Data recorder failure on 30-year-old NASA spacecraft could end magnetic field mission

cylinder with spikes sticking out
An artist's depiction of the Geotail spacecraft at work. (Image credit: NASA)

The second and only remaining operational data recorder aboard NASA's magnetosphere-observing Geotail spacecraft has failed, jeopardizing a mission that has been in operation for three decades.

NASA scientists are working with the Japan Aerospace Exploration Agency (JAXA) and Japan's Institute of Space and Astronautical Science (ISAS), partners on the Geotail mission, to determine the best path forward for the project, according to a NASA statement

The problem with the recorder occurred on June 28 and was spotted by researchers at JAXA. Since the discovery, scientists have been conducting tests to determine the cause and extent of the damage. Attempts to recover the second data recorder have thus far been unsuccessful, and without a working recorder, Geotail can't collect or download data, NASA said. 

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Geotail blasted off from what was then Cape Canaveral Air Force Station in Florida on July 24, 1992, bound to study of the "tail-region" of Earth's magnetic field, the magnetosphere. When the solar wind, a stream of charged particles and energy from the sun, encounter the magnetosphere, charged particles inside this structure travel along magnetic field lines and flow out in a wake behind the Earth, forming a long, tail-like region on Earth's night side.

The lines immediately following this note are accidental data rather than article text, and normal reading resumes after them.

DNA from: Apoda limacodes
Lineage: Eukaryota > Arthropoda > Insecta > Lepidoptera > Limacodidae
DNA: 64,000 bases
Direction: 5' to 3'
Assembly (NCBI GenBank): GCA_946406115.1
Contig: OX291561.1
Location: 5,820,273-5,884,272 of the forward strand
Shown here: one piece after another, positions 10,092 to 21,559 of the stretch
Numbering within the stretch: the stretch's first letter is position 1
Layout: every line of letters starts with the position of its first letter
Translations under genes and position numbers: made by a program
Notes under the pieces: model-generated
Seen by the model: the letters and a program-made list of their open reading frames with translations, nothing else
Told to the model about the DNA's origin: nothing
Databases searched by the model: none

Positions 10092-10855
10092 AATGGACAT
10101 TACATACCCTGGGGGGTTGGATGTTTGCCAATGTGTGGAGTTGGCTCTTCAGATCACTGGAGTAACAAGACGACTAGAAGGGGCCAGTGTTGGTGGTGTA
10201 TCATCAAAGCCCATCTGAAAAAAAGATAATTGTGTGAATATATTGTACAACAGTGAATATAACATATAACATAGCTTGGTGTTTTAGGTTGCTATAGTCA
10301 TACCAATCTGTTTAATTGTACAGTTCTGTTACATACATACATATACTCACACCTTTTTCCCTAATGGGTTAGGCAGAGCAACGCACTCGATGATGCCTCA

Settling into a high elliptical orbit that carried it through the invisible field lines of the magnetosphere, Geotail monitored this activity using a suite of equipment including the Magnetic Fields Measurement Monitor (MGF), and several particles instruments. 

Geotail has thus been integral to our understanding of the way energy and matter from the sun affect Earth's neighborhood and how the magnetosphere's magnetic field lines move and rebound while producing explosive bursts that affect our magnetic environment.

In addition, during a dozen close flybys of the moon early in its mission, Geotail was able to identify oxygen, silicon, sodium and aluminum in the lunar atmosphere.

The year the spacecraft celebrated its 20th anniversary, in 2012, the first of Geotail's two data recorders failed. The remaining data recorder has operated solo for 10 years. After 30 years of continuous operations, the Geotail mission has lasted more than seven times its original length of just four years. 

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Robert Lea
Senior Writer

Robert Lea is a science journalist in the U.K. whose articles have been published in Physics World, New Scientist, Astronomy Magazine, All About Space, Newsweek and ZME Science. He also writes about science communication for Elsevier and the European Journal of Physics. Rob holds a bachelor of science degree in physics and astronomy from the U.K.’s Open University. Follow him on Twitter @sciencef1rst.